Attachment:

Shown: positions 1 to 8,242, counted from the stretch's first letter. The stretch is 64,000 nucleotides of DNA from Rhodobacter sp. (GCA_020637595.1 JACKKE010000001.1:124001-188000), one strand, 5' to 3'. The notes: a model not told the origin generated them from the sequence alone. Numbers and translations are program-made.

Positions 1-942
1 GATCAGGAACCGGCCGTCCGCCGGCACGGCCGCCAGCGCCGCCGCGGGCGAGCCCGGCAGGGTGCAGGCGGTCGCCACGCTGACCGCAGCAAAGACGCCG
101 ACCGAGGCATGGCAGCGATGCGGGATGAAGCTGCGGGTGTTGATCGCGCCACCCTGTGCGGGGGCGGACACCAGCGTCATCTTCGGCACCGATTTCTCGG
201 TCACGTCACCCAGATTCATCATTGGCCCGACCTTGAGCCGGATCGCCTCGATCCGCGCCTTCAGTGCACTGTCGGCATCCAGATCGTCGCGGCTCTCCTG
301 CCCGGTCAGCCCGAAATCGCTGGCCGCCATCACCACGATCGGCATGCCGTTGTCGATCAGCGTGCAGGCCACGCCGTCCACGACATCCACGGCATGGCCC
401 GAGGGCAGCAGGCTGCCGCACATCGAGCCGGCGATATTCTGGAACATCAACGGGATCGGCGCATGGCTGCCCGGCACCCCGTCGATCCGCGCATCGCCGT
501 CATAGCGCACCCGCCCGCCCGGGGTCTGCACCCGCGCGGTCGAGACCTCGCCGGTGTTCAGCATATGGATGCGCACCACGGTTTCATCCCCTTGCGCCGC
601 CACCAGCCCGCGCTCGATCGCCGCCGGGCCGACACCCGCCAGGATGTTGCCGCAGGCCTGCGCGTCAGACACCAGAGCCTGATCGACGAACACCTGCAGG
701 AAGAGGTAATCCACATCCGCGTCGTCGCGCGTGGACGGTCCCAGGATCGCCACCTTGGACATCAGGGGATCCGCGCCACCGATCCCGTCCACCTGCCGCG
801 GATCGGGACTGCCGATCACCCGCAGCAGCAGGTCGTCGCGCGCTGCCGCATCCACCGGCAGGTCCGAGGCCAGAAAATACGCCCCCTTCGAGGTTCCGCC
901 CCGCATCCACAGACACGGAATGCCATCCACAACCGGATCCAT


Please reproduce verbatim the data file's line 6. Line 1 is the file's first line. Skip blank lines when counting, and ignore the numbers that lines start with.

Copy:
301 CCCGGTCAGCCCGAAATCGCTGGCCGCCATCACCACGATCGGCATGCCGTTGTCGATCAGCGTGCAGGCCACGCCGTCCACGACATCCACGGCATGGCCC